She could get no further, for the very idea was overwhelming, and sinking down beside Hugh’s mother, she laid her head on her lap, and wept bitterly. Alas, that scenes like this should be so common in our once happy land, but so it is. Mothers start with terror and grow faint over the boy just enlisted for the war; then follow him with prayers and yearning love to the distant battlefield; then wait and watch for tidings from him; and then too often read with streaming eyes and hearts swelling with agony, the fatal message which says their boy is dead.
It was a sad day at Spring Bank when first the news of Hugh’s enlistment came, sadder even than when ’Lina died, for Hugh seemed as really dead as if they all had heard the hissing shell or whizzing ball which was to bear his young life away. It was nearly two months since he left home, and he could find no trace of Adah, though searching faithfully for her, in conjunction with Murdock and Dr. Richards, both of whom had joined him in New York.
“If Murdock cannot find her,” he wrote, “I am convinced no one can, and I leave the matter now to him, feeling that another duty calls me, the duty of fighting for my country.”
It was just after the disastrous battle of Bull Run, when people were wild with excitement, and Hugh was thus borne with the tide, until at last he found himself enrolled as a private in a regiment of cavalry gathering in one of the Northern States. There had been an instant’s hesitation, a clinging of the heart to the dear old home at Spring Bank, where his mother and Alice were; a thought of Irving Stanley, and then, with an eagerness which made his whole frame tremble, he had seized the pen and written down his name, amid deafening cheers for the brave Kentuckian. This done, there was no turning back; nor did he desire it. It seemed as if he were made for war, so eagerly he longed to join the fray. Only one thing was wanting, and that was Rocket. He had tried the “Yankee horses,” as he called them, but found them far inferior to his pet. Rocket he must have, and in his letter to his mother he made arrangements for her to send him northward by a Versailles merchant, who, he knew, was coming to New York.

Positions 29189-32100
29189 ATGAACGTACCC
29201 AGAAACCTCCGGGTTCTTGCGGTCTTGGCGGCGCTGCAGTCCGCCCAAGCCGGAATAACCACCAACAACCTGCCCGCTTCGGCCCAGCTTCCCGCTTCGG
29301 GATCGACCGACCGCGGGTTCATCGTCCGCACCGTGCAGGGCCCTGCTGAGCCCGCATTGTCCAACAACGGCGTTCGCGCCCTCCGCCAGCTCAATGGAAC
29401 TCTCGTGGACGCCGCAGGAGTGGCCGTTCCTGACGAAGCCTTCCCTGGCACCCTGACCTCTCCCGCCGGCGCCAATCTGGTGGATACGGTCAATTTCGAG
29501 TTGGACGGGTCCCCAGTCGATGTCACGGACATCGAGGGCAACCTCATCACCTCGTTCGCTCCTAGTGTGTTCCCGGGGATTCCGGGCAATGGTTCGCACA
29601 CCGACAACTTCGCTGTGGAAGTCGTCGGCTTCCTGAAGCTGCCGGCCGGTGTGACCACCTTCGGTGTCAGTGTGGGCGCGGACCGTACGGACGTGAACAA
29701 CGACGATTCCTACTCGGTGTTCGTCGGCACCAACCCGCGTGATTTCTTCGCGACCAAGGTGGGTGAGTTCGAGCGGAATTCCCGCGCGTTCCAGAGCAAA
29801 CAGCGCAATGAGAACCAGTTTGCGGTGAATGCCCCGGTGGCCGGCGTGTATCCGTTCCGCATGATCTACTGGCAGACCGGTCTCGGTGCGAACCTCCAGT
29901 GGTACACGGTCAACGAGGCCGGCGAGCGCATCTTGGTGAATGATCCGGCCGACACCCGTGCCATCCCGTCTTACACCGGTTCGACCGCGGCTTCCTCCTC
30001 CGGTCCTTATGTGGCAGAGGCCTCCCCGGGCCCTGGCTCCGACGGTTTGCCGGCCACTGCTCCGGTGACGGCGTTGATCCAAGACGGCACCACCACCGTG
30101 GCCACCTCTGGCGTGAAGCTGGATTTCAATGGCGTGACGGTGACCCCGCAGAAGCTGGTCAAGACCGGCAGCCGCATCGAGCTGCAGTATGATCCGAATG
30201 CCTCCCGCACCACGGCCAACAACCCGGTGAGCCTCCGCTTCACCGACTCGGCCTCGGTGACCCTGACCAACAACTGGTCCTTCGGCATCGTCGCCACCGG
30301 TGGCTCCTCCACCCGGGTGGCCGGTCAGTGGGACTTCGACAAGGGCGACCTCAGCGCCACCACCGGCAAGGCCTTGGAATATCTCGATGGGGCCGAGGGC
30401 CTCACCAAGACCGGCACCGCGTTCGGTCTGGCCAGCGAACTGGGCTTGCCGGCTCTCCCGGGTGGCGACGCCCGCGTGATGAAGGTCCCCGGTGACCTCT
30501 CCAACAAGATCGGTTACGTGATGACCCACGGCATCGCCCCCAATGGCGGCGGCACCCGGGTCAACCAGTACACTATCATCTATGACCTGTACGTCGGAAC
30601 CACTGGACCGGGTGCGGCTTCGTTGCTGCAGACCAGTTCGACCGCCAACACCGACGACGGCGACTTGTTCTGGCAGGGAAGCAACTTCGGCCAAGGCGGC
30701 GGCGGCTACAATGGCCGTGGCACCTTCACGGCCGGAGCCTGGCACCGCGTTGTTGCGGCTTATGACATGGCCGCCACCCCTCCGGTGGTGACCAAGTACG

Hugh and Rocket, they would make a splendid match, and so Alice thought, as, on the day when Rocket was led away, she stood with her arms around his graceful neck, whispering to him the words of love she would fain have sent his master. She had recovered from the first shock of Hugh’s enlistment. She could think of him now calmly as a soldier; could pray that God would keep him, and even feel a throb of pride that one who had lived so many years in Kentucky, then poising almost equally in the scale, should come out so bravely for the right, though by that act he called down curses on his head from those at home who favored rebellion, and who, if they fought at all, would cast in their lot with the seceding States. She had written to Hugh a kind, sisterly letter, telling him how proud she was of him, and how her sympathy and prayers would follow him everywhere. “And if,” she had added, in concluding, “you are sick, or wounded, I will come to you as a sister might do. I will find you wherever you are.”